As school communities across the country become more linguistically diverse, many teachers who are new to their school find themselves with responsibilities, for the first time, for teaching multilingual children who are learning English as an additional language (EAL).
This can be a bewildering time, but help is at hand in the form of policies, guidance, and networks of practitioners ready to share their extensive experience.
In this article, I will consider how teachers new to supporting multilingual children can equip themselves to deliver best practice by drawing on existing resources, knowledge, and experience.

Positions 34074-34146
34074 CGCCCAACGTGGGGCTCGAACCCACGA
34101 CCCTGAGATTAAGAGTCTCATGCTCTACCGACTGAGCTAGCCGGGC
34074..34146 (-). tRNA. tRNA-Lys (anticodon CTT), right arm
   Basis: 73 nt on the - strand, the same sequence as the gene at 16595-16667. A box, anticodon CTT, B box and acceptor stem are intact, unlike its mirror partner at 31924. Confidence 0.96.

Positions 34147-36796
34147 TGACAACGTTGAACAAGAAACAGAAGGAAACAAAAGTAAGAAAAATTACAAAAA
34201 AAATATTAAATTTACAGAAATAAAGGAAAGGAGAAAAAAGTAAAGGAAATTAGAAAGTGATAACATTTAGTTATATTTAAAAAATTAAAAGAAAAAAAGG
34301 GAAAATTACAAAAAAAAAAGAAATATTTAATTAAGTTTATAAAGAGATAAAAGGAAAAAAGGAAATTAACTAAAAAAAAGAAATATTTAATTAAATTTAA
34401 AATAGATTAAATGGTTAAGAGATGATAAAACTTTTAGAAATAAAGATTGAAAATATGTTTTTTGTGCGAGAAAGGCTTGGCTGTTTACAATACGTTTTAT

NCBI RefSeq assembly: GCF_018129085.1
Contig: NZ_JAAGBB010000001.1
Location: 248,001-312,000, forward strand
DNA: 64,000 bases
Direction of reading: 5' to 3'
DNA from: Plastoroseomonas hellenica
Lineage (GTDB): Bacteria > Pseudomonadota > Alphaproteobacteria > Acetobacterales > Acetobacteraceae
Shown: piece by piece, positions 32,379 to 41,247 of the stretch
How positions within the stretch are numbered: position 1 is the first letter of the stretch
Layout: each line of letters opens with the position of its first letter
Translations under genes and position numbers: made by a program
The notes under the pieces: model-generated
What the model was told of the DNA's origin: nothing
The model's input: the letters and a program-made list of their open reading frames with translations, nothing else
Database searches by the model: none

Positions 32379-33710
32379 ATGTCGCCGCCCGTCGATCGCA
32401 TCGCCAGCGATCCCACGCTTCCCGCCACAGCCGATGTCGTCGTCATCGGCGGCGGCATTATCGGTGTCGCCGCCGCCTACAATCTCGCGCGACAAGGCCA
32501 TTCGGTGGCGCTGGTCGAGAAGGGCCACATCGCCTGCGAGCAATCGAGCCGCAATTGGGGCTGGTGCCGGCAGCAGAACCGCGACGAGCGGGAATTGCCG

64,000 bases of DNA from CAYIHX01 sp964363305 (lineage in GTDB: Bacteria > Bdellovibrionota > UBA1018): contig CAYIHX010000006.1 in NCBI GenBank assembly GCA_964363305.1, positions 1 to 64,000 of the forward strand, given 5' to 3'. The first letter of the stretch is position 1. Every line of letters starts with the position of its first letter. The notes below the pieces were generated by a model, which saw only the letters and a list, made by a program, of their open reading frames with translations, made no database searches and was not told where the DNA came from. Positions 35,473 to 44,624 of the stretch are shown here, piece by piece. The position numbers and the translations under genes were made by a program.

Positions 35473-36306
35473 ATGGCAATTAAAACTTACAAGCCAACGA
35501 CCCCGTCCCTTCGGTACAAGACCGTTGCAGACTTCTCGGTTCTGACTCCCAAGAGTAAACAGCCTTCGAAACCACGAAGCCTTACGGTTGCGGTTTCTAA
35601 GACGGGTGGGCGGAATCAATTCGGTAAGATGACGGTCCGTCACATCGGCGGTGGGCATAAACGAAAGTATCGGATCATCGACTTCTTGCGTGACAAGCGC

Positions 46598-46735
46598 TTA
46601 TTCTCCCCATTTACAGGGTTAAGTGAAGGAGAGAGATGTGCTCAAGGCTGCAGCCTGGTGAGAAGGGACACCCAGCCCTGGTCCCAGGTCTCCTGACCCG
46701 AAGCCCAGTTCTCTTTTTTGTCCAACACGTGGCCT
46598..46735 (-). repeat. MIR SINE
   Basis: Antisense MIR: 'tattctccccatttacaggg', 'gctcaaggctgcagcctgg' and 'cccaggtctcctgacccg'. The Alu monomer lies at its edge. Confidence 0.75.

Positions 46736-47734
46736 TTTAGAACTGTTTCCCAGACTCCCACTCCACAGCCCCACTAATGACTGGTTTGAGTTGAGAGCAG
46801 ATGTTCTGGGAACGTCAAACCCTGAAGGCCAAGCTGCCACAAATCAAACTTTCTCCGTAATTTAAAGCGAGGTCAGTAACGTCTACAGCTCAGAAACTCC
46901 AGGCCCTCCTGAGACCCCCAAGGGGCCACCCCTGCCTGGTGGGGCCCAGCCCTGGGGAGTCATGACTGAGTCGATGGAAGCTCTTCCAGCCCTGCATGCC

Expertise in EAL pedagogy draws on an ever-widening body of research. This shows that best practice occurs in schools with clear language policies in place, that celebrate multilingualism, that include children new to English in all aspects of school life and learning, and that devise language support to build English proficiency by drawing on the rich linguistic repertoires that multilingual children bring to their learning (see Chalmers, 2022; Evans et al, 2020; Sharples, 2021).
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